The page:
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Giant Synapse in Thalamic Relay Cells

Urra Quiroz, Francisco José

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The thalamus processes and relays sensory information from the periphery to the cortex and from the cortex to other areas of the cortex. A trisynaptic pathway connects the whiskers with the somatosensory cortex. The principal nucleus of the trigeminal nerve (Pr5) in the brainstem receives sensory information from the whiskers and sends them to the ventral posteromedial nucleus of the thalamus (VPM), which in turn projects to the somatosensory cortex. The synaptic transmission between Pr5 and relay cells of the VPM is mediated by giant synapses, however, this transmission is poorly characterized. In this study we labeled trigeminothalamic (Pr5-VPM) giant terminals by stereotaxic delivery of adeno-associated virus particles (AAV) encoding synaptophysin-EGFP into the Pr5 nucleus of rats. Pr5-VPM giant terminals were identified in the VPM and directly stimulated with a double-barrel electrode after establishing whole-cell patch-clamp recordings from the postsynaptic relay neuron. This allowed us to study synaptic transmission in identified Pr5-VPM giant synapses for the first time . We found that stimulation of single terminals generates large postsynaptic responses, with a low probability of release, short-term depression and a fast recovery after a train of stimuli. Moreover, a single synaptic input shows a synaptic transfer function capable of generating a voltage-dependent postsynaptic spike response. Different currents modulate the spike response of relay cells. IA correspond to fast outward potassium currents generated by Kv1, Kv3 and/or Kv4 potassium channel subunits. We showed that IA currents in VPM relay cells are in part generated by Kv4.3 channels. Blockade of Kv4.3 channels decreased the amplitude response of relay cells to stimulation of Pr5-VPM synapses. In silico models can be used to explore the firing mechanisms of relay cells. We generated a model that considers the morphology of relay cells, the input location of large terminals and the electrophysiological information of Pr5-VPM synapses. The in silico model predicts stimulation of more than one terminal changes the spike response of the relay cell, increasing the number of spikes. The model also predicts the effects of decreasing IA or IT, the low threshold calcium current, in the relay cell response. Layer 5B (L5B) pyramidal neurons of the somatosensory cortex connect via relay neurons from the posteromedial nucleus (POm) to neurons of higher order somatosensory cortex. The synaptic transmission between L5B pyramidal neurons and POm relay cells is mediated by L5B-POm synapses. To place the properties of this synapse in the context of behavioral abilities developing during the first two months of postnatal life, it is required to know the synaptic maturation changes. We used the same approach as for the Pr5-VPM synapses project but we injected the AVV particles in the L5B and we recorded the responses in POm relay cells from mice at different ages. The frequency of spontaneous activity decreased over time, however, L5B-POm synapses did not show differences in EPSC evoked responses. Nevertheless, stimulation of single large terminals could generate spike responses in animals older than 4 to 5 weeks old. We described the properties of first order (Pr5-VPM) and higher order (L5B-POm) driver synapses involved in the whisker system of rodents. Stimulation of both synapses generated large amplitude responses and a strong depression. In addition, stimulation of single synapses in mature animals did generate spikes responses. Comparison of both giant synapses shows that both have remarkably similar properties, suggesting that both synaptic circuits, despite their different functions, employ similar information processing strategies. Sensory information reaches the cortex by the thalamus. The thalamus does not just work as the major relay center to the cortex, but it also processes the sensory information to be sent to the cortex depending on the level of attention of the organism. This work shows that the relay function of first order and higher order nuclei appears at the level of single synapses. In addition, the information processing function of the thalamus is also seen in a voltage-dependent transfer function of single synapses. The main task of the thalamus, to process and relay information, appears at the level of single relay cell synapses.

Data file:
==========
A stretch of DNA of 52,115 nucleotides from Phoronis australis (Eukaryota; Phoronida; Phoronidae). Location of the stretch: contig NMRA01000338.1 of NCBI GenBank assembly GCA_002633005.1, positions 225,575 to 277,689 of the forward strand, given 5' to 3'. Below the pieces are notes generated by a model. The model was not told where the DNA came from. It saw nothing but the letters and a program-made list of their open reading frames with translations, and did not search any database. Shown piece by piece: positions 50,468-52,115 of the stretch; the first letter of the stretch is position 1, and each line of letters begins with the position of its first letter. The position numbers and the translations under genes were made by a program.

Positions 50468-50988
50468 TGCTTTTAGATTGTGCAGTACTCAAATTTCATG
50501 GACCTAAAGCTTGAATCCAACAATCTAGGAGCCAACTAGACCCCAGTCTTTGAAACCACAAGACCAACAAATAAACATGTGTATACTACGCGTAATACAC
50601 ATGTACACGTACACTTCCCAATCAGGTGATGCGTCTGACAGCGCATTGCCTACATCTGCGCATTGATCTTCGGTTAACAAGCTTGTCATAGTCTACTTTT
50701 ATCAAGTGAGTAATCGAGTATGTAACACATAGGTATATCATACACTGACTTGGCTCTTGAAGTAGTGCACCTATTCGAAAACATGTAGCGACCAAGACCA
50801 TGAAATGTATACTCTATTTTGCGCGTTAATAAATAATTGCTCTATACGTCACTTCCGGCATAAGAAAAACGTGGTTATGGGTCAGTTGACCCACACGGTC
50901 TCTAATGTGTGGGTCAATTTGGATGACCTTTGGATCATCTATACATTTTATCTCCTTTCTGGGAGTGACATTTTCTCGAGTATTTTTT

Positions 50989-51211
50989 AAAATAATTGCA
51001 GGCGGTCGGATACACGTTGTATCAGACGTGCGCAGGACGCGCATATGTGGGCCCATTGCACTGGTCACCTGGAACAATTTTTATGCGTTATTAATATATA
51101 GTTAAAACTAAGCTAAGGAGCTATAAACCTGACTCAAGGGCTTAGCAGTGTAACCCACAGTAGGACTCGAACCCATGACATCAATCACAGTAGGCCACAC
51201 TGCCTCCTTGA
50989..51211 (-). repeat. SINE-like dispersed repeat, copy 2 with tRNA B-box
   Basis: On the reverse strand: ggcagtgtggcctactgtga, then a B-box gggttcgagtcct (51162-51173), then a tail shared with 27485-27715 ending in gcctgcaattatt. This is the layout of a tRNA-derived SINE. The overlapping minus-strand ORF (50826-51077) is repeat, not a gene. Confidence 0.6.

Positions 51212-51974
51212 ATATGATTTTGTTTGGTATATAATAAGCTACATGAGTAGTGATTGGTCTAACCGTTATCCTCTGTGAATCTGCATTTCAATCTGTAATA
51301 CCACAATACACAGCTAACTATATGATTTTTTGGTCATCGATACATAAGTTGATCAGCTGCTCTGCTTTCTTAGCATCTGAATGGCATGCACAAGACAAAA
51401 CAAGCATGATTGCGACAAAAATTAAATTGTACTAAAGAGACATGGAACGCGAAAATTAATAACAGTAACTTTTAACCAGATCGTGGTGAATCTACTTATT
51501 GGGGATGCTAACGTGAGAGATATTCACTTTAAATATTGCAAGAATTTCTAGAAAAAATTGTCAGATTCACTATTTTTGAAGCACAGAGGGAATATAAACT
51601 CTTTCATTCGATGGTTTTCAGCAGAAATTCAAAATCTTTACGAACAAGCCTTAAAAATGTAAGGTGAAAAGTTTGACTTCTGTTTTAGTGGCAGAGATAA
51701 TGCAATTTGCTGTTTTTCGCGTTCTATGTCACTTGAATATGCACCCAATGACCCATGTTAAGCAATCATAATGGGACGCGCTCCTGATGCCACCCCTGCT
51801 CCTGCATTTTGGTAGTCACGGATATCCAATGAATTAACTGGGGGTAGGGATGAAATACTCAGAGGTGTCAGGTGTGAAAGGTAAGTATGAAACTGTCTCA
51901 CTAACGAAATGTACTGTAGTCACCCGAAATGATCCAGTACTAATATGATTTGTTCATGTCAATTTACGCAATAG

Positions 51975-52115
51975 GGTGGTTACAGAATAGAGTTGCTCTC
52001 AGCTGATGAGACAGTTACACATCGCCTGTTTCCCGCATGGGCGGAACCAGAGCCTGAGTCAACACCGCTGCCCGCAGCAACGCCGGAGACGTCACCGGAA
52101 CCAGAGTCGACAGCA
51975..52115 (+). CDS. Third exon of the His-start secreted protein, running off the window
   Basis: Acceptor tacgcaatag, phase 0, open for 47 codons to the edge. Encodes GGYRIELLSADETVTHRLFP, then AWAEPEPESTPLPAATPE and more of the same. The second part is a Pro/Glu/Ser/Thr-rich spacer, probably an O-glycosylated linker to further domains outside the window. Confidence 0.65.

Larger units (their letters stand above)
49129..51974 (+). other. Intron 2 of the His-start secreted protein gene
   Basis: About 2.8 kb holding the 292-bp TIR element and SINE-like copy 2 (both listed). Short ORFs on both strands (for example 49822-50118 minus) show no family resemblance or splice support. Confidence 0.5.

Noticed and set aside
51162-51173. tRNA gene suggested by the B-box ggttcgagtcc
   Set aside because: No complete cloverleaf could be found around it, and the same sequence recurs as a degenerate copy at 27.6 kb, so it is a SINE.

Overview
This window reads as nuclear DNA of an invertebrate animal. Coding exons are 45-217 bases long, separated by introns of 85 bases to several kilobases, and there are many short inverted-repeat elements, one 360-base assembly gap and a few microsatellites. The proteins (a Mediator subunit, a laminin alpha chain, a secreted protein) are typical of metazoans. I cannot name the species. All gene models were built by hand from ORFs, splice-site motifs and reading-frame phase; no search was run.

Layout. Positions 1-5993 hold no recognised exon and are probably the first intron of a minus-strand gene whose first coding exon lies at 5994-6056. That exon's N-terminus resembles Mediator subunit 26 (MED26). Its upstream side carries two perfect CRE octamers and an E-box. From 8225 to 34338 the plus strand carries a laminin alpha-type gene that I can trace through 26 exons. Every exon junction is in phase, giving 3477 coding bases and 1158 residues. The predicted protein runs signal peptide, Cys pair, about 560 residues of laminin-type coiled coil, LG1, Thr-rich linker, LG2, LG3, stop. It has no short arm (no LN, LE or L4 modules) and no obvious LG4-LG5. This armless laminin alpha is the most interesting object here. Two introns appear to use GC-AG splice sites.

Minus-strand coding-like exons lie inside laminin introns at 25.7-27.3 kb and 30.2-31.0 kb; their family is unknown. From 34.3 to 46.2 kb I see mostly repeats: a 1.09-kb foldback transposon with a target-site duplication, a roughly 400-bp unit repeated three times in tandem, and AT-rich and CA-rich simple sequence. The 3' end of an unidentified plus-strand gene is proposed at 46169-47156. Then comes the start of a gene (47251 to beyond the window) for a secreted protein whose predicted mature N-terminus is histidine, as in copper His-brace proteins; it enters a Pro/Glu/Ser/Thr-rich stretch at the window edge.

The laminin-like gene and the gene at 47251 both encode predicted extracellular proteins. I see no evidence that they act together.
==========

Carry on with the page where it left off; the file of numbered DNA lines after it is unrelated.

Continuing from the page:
Item Type: Dissertation
Supervisor: Frings, Prof. Dr. Stephan
Place of Publication: Heidleberg
Date of thesis defense: 27 February 2014
Date Deposited: 17 Mar 2014 07:55
Date: 2014
Faculties / Institutes: The Faculty of Bio Sciences > Dean's Office of the Faculty of Bio Sciences
Subjects: 570 Life sciences
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